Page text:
There are three rules that must be followed when observing:
1. Do not record the name of the person being observed.
2. Before observing, obtain permission from the person to be observed.
3. Intervene immediately whenever a person is observed performing or is about to perform an at-risk behavior that threatens his or her safety or health.
When observing, it is sometimes good to use a one-on-one coaching approach. However, it is best to give people time to watch the process work, and encourage them to join in when they are ready.
Make it clear that the coaching session is private and personal. Only the combined data will be shown to others.
The coaching process is designed to teach people how to avoid injuries, to help them practice safe behaviors, and to develop good habits. People may make a conscious effort to be safe during an observation, but in doing so, they are practicing the way to avoid an injury.
I = Intervening
When observations indicate that a particular behavior is not improving (or is not improving fast enough), the work team or steering committee designs an intervention to motivate beneficial change.
Through group discussion, the situation is analyzed to determine why at-risk behavior is occurring. However, it is important to not focus on the people. The aim is not to find fault with the people involved. The team then agrees on an intervention.
Sometimes a factor that motivates an at-risk behavior can be removed or altered, or an activator or consequence can be added. Remember to keep the feedback going, however, and ensure that it is specific, on
time, appropriate, and genuine – not insincere.
T = Testing the intervention
As soon as an intervention is implemented, the test phase of ‘DO IT’ has begun. If a target behavior does not improve after several weeks of intervention, the situation is analyzed again and another intervention designed.
Remember, ‘DO IT’ is an ongoing improvement process. When people reach their percent safe goal, they move on to another target, and then another. The process is always tested to see where weak links are located because there is always some room for improvement. Practice makes permanence; feedback makes perfect.
The impact of a behavior change can be evaluated objectively via Dr. Geller’s ‘DO IT’ process to increase the level of safety in an organization. When the ‘DO IT’ process is working, individuals are motivated to improve their own behavior because they want to help the entire team meet their performance goals.
The process is a team activity. Every individual who participates in the process is observed by other team members. However, individual performance is not the center of attention; the focus is on group performance. The whole idea is to get people working together and supporting each other in an effort to improve everyone’s behavior. Both observation and feedback processes are written directly to the viewpoint of the work teams or groups that your company defines for the implementation of behavior-based safety.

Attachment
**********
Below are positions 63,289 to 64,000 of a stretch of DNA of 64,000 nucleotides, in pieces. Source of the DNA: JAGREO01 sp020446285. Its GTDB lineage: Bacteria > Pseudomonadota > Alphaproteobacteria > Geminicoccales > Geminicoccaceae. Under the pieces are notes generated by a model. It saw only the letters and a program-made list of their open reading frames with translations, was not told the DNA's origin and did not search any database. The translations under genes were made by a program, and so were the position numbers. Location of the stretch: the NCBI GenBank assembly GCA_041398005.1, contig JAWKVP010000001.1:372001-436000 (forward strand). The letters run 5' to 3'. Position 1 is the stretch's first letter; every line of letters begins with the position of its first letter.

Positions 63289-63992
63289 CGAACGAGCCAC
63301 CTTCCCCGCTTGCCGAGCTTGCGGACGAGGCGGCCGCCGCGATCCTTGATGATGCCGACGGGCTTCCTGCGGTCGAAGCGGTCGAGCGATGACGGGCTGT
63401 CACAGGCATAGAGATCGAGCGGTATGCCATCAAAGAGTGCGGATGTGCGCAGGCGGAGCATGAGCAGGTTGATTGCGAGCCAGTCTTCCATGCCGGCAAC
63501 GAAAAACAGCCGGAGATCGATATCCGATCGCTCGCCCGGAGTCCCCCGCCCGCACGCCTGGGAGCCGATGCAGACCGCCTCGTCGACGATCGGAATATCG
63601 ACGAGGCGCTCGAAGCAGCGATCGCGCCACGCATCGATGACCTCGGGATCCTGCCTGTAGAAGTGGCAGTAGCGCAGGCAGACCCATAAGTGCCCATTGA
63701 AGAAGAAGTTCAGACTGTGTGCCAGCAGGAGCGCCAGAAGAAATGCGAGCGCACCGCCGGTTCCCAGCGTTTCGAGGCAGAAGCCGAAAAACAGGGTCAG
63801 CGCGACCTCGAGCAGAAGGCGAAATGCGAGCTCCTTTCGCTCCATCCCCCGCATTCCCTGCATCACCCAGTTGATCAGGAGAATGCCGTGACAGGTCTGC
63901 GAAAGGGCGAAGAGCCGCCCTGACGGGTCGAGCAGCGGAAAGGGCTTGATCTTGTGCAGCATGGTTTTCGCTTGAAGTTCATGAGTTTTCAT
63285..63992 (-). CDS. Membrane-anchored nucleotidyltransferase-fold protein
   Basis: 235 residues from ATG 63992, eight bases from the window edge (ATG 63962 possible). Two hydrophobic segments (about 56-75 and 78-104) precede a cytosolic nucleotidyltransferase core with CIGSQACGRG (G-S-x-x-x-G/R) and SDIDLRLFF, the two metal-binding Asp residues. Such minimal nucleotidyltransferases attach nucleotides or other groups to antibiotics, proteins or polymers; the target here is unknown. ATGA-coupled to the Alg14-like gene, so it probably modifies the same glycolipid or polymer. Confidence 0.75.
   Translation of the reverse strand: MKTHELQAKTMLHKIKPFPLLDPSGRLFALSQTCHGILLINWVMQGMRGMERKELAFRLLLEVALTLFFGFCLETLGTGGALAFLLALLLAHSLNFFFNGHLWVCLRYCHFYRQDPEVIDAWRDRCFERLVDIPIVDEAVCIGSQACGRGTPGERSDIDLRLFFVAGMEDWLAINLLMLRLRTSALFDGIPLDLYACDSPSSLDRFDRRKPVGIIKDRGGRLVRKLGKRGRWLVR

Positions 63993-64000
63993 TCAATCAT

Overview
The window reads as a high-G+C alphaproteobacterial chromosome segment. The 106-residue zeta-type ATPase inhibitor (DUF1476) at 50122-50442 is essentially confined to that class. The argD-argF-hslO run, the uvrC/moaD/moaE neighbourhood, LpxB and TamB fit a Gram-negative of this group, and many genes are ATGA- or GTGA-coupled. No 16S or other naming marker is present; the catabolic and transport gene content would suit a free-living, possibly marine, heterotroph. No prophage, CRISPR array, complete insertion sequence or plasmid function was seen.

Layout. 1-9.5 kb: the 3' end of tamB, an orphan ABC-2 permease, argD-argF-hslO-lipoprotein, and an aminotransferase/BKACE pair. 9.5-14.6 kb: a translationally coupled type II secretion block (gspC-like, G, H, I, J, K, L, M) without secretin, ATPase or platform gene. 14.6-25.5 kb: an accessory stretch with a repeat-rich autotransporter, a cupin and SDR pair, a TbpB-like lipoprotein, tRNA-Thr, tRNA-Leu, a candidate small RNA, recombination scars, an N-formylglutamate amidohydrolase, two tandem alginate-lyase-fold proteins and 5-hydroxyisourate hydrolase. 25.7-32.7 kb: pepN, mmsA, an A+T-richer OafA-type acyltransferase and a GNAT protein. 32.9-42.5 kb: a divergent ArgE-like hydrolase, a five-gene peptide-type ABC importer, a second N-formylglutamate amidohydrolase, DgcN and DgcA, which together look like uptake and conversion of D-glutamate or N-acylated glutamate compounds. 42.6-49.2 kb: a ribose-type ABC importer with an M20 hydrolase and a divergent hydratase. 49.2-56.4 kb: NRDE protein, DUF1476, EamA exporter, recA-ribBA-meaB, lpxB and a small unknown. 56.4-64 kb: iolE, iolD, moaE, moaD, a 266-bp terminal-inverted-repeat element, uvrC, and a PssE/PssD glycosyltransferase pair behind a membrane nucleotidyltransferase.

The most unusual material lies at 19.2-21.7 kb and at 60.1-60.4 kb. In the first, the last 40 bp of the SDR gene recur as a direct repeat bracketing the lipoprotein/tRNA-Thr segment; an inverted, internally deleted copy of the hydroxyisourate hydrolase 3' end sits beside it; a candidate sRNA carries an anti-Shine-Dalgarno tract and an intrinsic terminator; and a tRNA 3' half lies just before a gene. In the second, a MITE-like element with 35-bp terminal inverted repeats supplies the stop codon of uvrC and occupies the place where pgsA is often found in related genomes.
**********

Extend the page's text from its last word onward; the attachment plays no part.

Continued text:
The principles of behavior-based safety can be used to develop a variety of safety tools. The behavior-based approach to safety is effective when applied to one-on-one and group coaching, injury investigation, education and training, ergonomics, evaluation, and the development of incentive/reward programs.
Dr. Geller notes that successful applications of behavior-based safety generally adhere to seven key principles. These principles serve as guidelines when developing a behavior-based tool for safety improvement (from awareness signs to motivational incentives). The principles are broad enough to encompass a wide range of practical operations, but they are narrow enough to guide the development of cost-effective procedures such as the observation and feedback process. These are a map or mission statement against which you can check your attempts to improve behaviors and attitudes in the workplace as well as in your home and community.
Dr. Geller lists these seven behavior-based principles as:
* Focus intervention on observable behavior.
* Look for external factors to understand and improve behavior.
* Direct with activators and motivate with consequences.
* Focus on positive consequences to motivate behavior.
* Apply the scientific method to improve intervention.
* Use theory to integrate information, not to limit possibilities.
* Design interventions with consideration of internal feelings and attitudes.
These principles should serve as guidelines when developing a behavior-based tool or method for safety improvement.
Behavior-based safety is a proactive approach to safety and health management. The process recognizes unsafe or at-risk behaviors as a frequent cause of both minor and serious injuries. The aim of this approach is to reduce the occurrence of at-risk behavior by modifying the behavior through observation, feedback, and positive interventions aimed at developing safe work habits.
When people take control of safety, they see safety and health performance improving, and they feel good about it because they know that they are making a real difference. They get a sense of accomplishment that helps keep them going. And, while most workers genuinely care about their safety, and the safety of those around them, they often don’t know how to show others that they care. Behavior-based safety can help teach workers how to act on their caring.[easyquiz id=”35″]